Category Archives: Education

Greenfield Recorder Article on Changes at “Mass Aggie”

By RICHIE DAVIS
Recorder Staff

AMHERST — Students are getting back to the Earth — literally.  When a group of University of Massachusetts students hatched an idea to create a permaculture garden, they convinced administrators to let them convert a quarter-acre parcel near Franklin Dining Commons into a garden that would help produce a half-ton of produce to feed the dining halls.

More than 1,000 students were involved in preparing and managing the new garden, which could be seen as something of a return of UMass to its 149-year roots as Massachusetts Agricultural College (Mass Aggie).

Now, much bigger changes are under way at UMass, as some faculty point to a renewed interest in the earth that rivals the “back to the land movement” they saw in the 1970s. The Stockbridge School of Agriculture is being recast as the home of four-year as well as two-year degrees, in cooperation with a newly created Center for Agriculture that reflects the resurgence of interest among students of all stripes.

“There’s such an incredible interest in agriculture, not so much from students who want to be dairy farmers, but who want to have a house and who want to learn to grow this or that or to have land to milk some goats,” said Stockbridge School Dean William Mitchell, who’s seen the Sustainable Food and Farming program expand from 10 to 15 students when he arrived 3½ years ago to about 70 today. “We’ve got students in political science who want to learn about agriculture. It’s like the ’70s, when I was a student, and it was ‘back to the earth.’ This is almost the same movement; just a different generation.”

Stockbridge, which was authorized by the Legislature to offer a two-year course in practical agriculture in 1918, hasn’t had its own faculty or its own students since other disciplines at what grew to be the university become dominant.  “Even though agriculture has always been here, it’s fluctuated up and down in terms of importance,” said Mitchell, who directs Stockbridge, which he said has an impressive national reputation.

Academic programs at Stockbridge will come under the College of Natural Sciences and partner with the Center for Agriculture. The center will bring together research and Extension Service outreach programs, according to the center’s director, Stephen J. Herbert. But a symbol of its renewed support will be a new “agricultural learning center” being created as a hands-on training laboratory on a roughly 100-acre site within walking distance of the UMass campus.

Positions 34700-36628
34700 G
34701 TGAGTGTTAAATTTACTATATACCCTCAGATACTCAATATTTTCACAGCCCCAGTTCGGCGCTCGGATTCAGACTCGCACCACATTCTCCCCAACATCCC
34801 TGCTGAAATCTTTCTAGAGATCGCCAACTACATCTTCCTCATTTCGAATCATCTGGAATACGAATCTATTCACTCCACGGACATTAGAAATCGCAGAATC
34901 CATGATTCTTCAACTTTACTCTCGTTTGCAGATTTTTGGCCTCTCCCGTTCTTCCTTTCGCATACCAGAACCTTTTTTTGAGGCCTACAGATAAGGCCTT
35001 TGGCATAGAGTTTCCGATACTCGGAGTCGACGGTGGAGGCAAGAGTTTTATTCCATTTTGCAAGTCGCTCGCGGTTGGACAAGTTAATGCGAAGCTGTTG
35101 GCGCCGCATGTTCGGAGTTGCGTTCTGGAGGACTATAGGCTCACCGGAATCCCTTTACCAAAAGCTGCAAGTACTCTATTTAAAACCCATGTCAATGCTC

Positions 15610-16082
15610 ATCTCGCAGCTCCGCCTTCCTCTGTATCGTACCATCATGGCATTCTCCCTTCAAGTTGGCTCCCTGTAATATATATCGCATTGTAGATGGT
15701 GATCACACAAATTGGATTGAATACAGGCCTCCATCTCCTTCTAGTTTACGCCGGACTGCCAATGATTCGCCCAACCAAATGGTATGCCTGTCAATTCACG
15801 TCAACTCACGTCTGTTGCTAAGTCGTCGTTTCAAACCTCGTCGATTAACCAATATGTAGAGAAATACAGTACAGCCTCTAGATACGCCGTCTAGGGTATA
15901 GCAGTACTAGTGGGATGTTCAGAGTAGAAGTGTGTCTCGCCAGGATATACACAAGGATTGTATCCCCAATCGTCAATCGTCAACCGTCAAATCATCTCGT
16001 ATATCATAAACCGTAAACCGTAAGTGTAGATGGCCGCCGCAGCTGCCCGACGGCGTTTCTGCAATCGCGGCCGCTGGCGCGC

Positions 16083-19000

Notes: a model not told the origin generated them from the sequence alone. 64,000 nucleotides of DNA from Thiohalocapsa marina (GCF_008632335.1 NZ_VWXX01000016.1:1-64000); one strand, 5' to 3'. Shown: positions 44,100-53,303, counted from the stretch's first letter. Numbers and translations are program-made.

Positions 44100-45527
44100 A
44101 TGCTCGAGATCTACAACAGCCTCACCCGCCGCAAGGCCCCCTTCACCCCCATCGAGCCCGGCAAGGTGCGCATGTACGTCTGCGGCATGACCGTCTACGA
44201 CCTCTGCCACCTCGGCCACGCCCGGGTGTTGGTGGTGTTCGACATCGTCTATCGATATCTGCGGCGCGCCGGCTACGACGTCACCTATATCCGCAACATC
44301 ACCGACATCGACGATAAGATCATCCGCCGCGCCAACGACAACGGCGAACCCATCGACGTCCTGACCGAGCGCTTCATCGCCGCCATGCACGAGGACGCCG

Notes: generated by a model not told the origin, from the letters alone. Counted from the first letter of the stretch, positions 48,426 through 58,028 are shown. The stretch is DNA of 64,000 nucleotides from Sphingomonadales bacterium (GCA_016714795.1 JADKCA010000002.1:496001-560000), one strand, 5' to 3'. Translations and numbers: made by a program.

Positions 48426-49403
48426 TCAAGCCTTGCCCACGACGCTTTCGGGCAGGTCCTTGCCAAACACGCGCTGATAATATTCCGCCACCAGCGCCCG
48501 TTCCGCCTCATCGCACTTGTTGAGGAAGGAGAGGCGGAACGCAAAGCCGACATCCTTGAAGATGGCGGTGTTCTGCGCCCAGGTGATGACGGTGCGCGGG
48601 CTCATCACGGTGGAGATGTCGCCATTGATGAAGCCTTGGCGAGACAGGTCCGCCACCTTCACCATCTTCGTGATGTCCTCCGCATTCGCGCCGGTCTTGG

The center will feature a restored 1894 barn that was once a showplace for Massachusetts Agricultural College, but has been boarded up since its last use as stables for UMass police horses. The barn, which Herbert and others hope to move to the new, undisclosed site with funds pledged by the Massachusetts Farm Bureau Federation and others, would become a visitors center, with classrooms and meeting space.

“As soon as we can get the barn up there and people realize we’re serious about this, I think you’ll find the community as a whole pitching in,” said Mitchell, who said the hope is to get financial donors from various agricultural sectors in the state to support “learning nodes” at the new center. There might even be a cranberry bog created, a small dairy herd or a golf green where students could try planting or maintaining different kinds of turf.
Coordinating fundraising and clearing hurdles for moving the barn and creating the new learning center — which Herbert said could be as large as 150 to 200 acres if it includes forestry — is Sandra Thomas of Greenfield, who over the past couple of years has helped Greenfield Community College create its Farm and Food Systems Program.

UMass already has agronomy and turf research farms in South Deerfield, but those facilities are strictly for research, not for the kinds of practical experience that will be available to farming and non-farming students alike at the proposed center, said Herbert.
“Students go visit the South Deerfield research farm but they can’t play in it, they can only look at it,” Herbert said. “Here it doesn’t matter if anybody screws something up. Then we try to correct it. It’s real-world agriculture.”